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Page 144 (Chronicles of Froissart)



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who made there his assembly of men of war and of companions such as he could
get. Now let us speak of him and of sir Bertram of Guesclin1 and of a
journey of battle between them the Tuesday before Trinity Sunday, that
the duke of Normandy should be crowned king, as he was in the cathedral
church of Rheims. When the captal of Buch had made his assembly in the
city of Evreux of archers and brigands, and left in the city a captain
called sir Leger d'Orgessin, and sent to Conches the lord Guy of Gauville
to keep frontier war,2 then he departed from Evreux with all his men of
arms and archers ; for he heard say how the Frenchmen were abroad, but
he wist not where they were. Then he took the fields and had great desire
to find them, and numbered his company and found that he was to the sum
of seven hundred spears, three hundred archers and five hundred of --
other men of war, and with him were divers good knights and squires, and
specially a banneret of the realm of Navarre called the lord of Sault,
an expert man of arms ; but he that held the greatest sum of men of arms
and archers in all the company was a knight of England called sir John
jouel: there was also the lord Peter of Saquainville, sir William of Gauville,
the lord Bertrand du Franc, the bascle of Mareuil and divers other, all
in will to encounter sir Bertram of Guesclin and to fight with him. Then
they drew to Passy [eHistory editor's note: "Passy" is a common mispelling
referring to Pacy-sur-Eure] and to the Bridge of the Arch,3 for they thought
that the Frenchmen should pass the river of Seine there, if they were
not passed already. So it happened that the Friday in the Whitsun week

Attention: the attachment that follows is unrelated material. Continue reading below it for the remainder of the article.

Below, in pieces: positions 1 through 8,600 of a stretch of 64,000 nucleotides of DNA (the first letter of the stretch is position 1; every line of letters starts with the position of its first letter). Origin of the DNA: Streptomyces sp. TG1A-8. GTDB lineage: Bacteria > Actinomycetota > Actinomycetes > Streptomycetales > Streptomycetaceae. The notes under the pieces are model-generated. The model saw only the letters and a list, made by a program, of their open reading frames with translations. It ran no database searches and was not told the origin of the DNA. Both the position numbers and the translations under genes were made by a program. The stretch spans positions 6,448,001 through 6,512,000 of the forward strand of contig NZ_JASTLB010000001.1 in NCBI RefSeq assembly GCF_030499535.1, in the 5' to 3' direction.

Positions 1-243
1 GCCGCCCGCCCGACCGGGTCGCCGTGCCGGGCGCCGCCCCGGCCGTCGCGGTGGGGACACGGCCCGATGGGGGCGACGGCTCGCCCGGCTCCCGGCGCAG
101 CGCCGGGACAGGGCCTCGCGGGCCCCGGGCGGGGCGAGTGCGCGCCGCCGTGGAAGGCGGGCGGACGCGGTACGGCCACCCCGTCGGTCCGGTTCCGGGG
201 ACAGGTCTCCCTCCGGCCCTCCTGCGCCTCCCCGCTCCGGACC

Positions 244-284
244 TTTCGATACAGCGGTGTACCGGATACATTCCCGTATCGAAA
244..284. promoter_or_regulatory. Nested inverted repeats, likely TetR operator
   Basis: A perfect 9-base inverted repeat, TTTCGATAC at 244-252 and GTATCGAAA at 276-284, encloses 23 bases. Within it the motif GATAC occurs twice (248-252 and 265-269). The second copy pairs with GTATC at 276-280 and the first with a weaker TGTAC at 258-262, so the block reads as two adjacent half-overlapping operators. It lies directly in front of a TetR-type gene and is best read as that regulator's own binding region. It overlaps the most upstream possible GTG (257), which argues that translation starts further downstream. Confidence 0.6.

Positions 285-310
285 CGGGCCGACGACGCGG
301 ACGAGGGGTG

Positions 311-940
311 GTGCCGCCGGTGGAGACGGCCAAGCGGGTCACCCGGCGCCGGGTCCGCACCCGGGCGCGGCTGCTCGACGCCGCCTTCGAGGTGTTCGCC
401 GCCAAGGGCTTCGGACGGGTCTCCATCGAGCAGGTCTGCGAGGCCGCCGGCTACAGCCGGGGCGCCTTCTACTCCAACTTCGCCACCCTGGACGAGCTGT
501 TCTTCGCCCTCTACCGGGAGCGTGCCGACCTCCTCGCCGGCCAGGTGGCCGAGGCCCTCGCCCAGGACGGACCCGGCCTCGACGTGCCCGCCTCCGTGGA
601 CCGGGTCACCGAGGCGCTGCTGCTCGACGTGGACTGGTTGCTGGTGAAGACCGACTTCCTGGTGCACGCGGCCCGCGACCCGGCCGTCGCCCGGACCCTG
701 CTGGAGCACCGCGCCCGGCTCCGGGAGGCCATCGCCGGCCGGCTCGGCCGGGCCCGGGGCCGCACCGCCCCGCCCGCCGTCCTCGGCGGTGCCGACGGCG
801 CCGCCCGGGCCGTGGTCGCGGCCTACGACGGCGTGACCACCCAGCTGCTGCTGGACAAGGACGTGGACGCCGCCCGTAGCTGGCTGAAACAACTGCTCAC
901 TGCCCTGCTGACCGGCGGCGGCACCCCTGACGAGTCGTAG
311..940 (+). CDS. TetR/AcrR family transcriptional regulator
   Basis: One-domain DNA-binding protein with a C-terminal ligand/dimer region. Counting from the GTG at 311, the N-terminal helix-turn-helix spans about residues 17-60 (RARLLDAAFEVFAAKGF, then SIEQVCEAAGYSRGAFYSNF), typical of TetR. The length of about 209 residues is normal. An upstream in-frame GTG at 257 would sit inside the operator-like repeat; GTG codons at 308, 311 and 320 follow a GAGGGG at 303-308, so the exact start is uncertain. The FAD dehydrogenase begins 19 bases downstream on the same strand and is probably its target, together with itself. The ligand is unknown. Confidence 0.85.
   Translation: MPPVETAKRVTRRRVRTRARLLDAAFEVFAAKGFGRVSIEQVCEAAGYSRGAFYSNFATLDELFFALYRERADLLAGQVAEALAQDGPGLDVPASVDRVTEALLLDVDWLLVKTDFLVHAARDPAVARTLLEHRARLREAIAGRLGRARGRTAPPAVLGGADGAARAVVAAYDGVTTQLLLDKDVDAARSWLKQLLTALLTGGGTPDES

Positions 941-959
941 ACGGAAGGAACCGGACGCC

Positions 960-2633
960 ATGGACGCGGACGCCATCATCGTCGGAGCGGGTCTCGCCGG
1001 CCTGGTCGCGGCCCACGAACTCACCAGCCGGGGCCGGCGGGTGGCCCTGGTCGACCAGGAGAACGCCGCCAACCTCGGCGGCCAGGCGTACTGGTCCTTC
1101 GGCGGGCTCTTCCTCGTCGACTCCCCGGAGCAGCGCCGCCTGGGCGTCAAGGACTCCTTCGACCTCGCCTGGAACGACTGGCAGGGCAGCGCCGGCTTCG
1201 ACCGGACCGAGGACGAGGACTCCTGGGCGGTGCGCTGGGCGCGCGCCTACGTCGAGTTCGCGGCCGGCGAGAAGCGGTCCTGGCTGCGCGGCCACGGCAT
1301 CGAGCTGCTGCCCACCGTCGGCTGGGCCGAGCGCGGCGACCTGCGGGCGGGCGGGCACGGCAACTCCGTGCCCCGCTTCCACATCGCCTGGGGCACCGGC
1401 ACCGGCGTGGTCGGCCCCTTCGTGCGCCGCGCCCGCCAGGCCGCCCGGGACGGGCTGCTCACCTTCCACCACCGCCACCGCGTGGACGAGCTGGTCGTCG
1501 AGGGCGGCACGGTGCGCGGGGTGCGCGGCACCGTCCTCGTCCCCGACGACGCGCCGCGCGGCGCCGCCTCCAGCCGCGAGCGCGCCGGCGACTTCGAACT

the captal and his company rode out of a wood and by aventure they met
a herald of arms called king Faucon, and the same morning he was departed
from the French host. As soon as the captal saw him, he knew him well
and made him great cheer, for he was pertaining to the king of England:
then he demanded of

1 This name, which in the last chapter is written by the translator ' Guescyn,' appears here and generally elsewhere as `Clesquy.' The form in the French text is usually Clesquin. Froissart, who reports a conversation on the form of the name, probably wrote `Claiequin.'

2 `Pour faire frontiere sus le pays,' 'to hold the country against the enemy.'

3 Pont-de-l'Arche,

him from whence he came and if he knew any tidings of the Frenchmen. `
Sir,' quoth he, I in the name of God I know well where they be: I departed
from them to-day they seek you as well as ye do them.' ` Where be they,' quoth
the captal, `beyond the Bridge of the Arch or a this side ?' ` Sir,' quoth
Faucon, `they be passed the bridge at Vernon, and, as I believe, they are
now about Passy [eHistory editor's note: "Passy" is a common mispelling referring
to Pacy-sur-Eure].' `What number be they,' quoth the capital, `and what captains
have they? I pray you shew me.' ` Sir,' quoth Faucon, `they are well a fifteen
hundred fighting men, and there is sir Bertram of Guesclin, who bath the greatest
company of Bretons, also there is the earl of Auxerre, the viscount of Beaumont,
the lord Louis of Chalon, the lord of Beaujeu, the master of the cross-bows,'
the archpriest, the lord Oudart of Renty ; and of Gascoyne there is the company
of the lord d'Albret, and the lord Aymenion of Pommiers, the lord soudic of
Latrau.' 2 And when the captal heard those Gascons named, he marvelled greatly
and blushed for displeasure, and said : ` Faucon, is this true ye say, that
these lords of Gascoyne are there, and the lord d'Albret's company?' `Sir,'
quoth the herald, `yea, without fail.' ` And where is the lord d'Albret himself?'
quoth the captal. `Sir,' quoth Faucon, 'he is at Paris with the regent duke
of Normandy, who apparelleth himself to go to Rheims, for it is said that
on Sunday next coming he should be crowned king.' Then the captal laid his
hand on his own head and said in great displeasure, ` By Saint Antony's cap,3
Gascon against Gascon.' `Sir,' quoth Faucon, ` hereby tarrieth for me a herald
of the archpriest sent to speak with you from him; and as I understand by
the herald, the archpriest would speak with you.' Then the captal said: `
Ah, Faucon, say to the French herald he



Page 144 (Chronicles of Froissart)